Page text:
and 301 Polish (ex 1586 flight, Halifax/Liberator) RAF, 60th Troop
Carrier Group USAAF (10, 11, 12, 28 Troop Carrier squadrons), 1
(SM82) and 88 (C1007) IAF squadrons, 1 flight of 267 RAF squadron
(Dakota). The Fighter Liaison Section is all Italian, 51st Stormo with 10
and 12 (P-39) and 20 (Spitfire V) squadrons plus the independent 102
(MC202) and 155 (MC205) squadrons. AHQ Greece controls the all
RAF 337 wing, 32 and 94 (Spitfire V), 108 (Beaufighter night fighter)
and 221 (Wellington XIII) squadrons, all had arrived in Greece in the 17
to 23 October period, 32 squadron was to rearm with Spitfire VIII and IX.

Back to the min file.

16 November, 13 RHAF from 254 wing and 335 and 336 RAF Greek
squadrons transferred to 337 wing in Greece. In 334 wing the 60th
USAAF TC Group was replaced by the 62nd but only its 7 and 51
squadrons were under Balkan Air force Control, also joining 334 wing
was 885 squadron USAAF (Fortress/Liberator). In Greece 38 RAF
(Wellington XIII) had replaced 221 squadron, while a detachment of
283 RAF (Warwick) squadron had arrived.

This mid November 1944 Order of Battle remained the essential
structure until operations wound down in April 1945.

28 November, 32 and 273 RAF squadrons now have Spitfire VIII and IX.
The swap of 38 and 221 RAF squadrons in Greece was being reversed
the Red Air Force group now had only 11 Dakota.

12 December, 25 SAAF squadron now have Marauder III, 73 RAF
squadron was still officially part of 281 wing but was mostly in Greece.
38 RAF squadron was under 337 wing in Greece.

5 January 1945, the Red Air Force group had no aircraft, it would
remain an administration party only until returning to the USSR,
post war.

19 January 1945, 39 RAF squadron now with Marauder III and in
254 wing. 73 RAF squadron back in Italy, 38 RAF squadron has
left the Balkan Air Force.

254 wing: 25 SAAF, 39 RAF (Marauder III), 28 and 32 squadrons IAF
(Baltimore V)

281 wing, all RAF: 6 and 351 Yugoslav squadrons (Hurricane IV),
73, 253 (Spitfire IX) and 352 Yugoslav squadrons (Spitfire V)

283 wing: 16 and 19 squadrons SAAF (Beaufighter X), 213 and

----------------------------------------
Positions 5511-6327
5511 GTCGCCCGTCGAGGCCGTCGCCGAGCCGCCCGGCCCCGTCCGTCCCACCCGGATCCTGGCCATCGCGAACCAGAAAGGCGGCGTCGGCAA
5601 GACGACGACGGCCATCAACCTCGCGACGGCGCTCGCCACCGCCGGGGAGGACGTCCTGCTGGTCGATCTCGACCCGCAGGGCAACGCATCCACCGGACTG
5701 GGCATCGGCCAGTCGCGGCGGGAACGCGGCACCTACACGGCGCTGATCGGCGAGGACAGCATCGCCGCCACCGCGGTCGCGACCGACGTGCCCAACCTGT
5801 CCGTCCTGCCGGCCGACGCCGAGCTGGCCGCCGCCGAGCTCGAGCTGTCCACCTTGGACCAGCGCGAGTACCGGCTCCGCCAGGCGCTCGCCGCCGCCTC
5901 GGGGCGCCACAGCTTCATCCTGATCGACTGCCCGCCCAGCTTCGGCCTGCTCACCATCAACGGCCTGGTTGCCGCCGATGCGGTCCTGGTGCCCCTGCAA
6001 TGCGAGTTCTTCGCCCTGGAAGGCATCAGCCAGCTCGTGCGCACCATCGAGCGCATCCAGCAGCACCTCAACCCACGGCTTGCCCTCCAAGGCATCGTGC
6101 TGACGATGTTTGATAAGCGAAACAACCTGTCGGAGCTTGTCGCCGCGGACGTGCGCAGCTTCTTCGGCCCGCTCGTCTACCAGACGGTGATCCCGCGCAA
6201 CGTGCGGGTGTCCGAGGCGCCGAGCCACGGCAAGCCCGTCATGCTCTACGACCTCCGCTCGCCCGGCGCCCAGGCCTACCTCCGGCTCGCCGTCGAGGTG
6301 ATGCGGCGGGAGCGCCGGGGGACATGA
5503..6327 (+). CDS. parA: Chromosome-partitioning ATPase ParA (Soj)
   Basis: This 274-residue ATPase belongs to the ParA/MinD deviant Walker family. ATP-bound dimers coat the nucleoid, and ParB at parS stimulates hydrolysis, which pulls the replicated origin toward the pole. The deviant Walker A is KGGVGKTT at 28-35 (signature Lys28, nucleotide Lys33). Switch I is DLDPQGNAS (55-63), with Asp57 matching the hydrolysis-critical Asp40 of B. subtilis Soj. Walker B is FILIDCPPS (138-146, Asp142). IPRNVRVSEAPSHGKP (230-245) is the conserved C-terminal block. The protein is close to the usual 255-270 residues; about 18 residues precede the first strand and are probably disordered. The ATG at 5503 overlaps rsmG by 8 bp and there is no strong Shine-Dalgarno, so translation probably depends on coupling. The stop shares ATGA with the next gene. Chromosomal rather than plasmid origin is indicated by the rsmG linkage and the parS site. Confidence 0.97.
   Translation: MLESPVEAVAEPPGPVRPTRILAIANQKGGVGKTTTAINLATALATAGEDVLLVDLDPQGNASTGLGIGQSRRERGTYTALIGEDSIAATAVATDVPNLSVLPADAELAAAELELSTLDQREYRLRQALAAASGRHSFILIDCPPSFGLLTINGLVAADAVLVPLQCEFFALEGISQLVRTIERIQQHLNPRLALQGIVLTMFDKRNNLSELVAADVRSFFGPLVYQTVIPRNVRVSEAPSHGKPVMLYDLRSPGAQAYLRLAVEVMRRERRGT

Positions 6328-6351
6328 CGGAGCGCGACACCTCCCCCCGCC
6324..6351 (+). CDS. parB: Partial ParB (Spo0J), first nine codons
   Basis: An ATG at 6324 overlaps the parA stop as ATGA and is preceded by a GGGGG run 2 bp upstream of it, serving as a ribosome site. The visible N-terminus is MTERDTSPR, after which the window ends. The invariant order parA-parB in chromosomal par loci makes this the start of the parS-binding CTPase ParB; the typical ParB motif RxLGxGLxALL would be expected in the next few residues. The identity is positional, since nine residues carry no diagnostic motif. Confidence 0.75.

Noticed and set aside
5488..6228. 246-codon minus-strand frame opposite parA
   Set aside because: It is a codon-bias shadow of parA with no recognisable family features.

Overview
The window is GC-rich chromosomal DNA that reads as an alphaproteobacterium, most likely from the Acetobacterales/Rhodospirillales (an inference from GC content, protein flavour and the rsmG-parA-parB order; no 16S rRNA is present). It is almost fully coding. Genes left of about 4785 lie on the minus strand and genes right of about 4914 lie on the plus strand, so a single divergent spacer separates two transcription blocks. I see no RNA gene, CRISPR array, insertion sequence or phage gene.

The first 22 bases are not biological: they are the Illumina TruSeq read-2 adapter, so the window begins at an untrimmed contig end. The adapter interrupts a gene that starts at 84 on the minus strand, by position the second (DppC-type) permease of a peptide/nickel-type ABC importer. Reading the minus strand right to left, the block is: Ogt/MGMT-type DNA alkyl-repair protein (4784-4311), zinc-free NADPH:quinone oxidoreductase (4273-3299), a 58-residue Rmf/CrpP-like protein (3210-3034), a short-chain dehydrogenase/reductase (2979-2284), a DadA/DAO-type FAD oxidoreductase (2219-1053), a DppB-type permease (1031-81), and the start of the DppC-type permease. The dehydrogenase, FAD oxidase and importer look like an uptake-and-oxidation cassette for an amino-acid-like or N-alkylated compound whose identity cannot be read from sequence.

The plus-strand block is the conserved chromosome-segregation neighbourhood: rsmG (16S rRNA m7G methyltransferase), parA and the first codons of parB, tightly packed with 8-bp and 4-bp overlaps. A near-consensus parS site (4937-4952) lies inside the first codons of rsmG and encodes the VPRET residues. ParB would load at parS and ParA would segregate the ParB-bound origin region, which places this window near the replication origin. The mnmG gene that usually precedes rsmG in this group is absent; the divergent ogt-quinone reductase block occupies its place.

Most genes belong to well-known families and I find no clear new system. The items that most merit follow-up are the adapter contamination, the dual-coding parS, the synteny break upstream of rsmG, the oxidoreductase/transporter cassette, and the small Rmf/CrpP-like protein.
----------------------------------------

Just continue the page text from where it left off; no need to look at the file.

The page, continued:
249 squadrons RAF (Mustang III)

334 wing: 148 (Halifax/Lysander) and 301 Polish (Liberator/Halifax)
RAF squadrons, 62nd Troop Carrier Group USAAF (but only 7, 51
Troop Carrier squadrons), 885 squadron USAAF (Fortress/Liberator),
1 (SM82) and 88 (C1007) IAF squadrons, 1 flight of 267 RAF
squadron (Dakota).

Fighter Liaison Section, all IAF squadrons: 102 (MC202), 105
(MC205), 51st Stormo with 10, 12 (P-39) and 20 (Spitfire V).

AHQ Greece, 337 wing: 13 RHAF squadron (Baltimore V), plus
the following RAF squadrons, 32 (Spitfire IX), 94, 335 Greek,
336 Greek (Spitfire V), 108 RAF (Beaufighter night fighter) and
221 (Wellington XIII), plus a detachment of 283 (Warwick) squadron.

7 February one flight of 44 SAAF (Dakota) squadron replaces the
1 flight of 267 (RAF) squadron in 334 wing. The USAAF 62nd
Troop Carrier Group leaves, except for 51 squadron.

So there is a light bomber wing with 2 Marauder and 2 Baltimore
squadrons, a fighter bomber wing with 2 Hurricane and 3 Spitfire
squadrons, a strike wing with 2 Beaufighter and 2 Mustang
squadrons, a special duties wing with 6 squadrons and 1 flight,
an Italian fighter section with 5 squadrons, and in Greece 1 light
bomber, 4 fighter, 1 night fighter, 1 anti submarine squadrons and
a detachment from an Air Sea Rescue squadron.

24 February, Greece gained detachments of 294 (Wellington XIII)
and 624 RAF ASR (Walrus) squadron.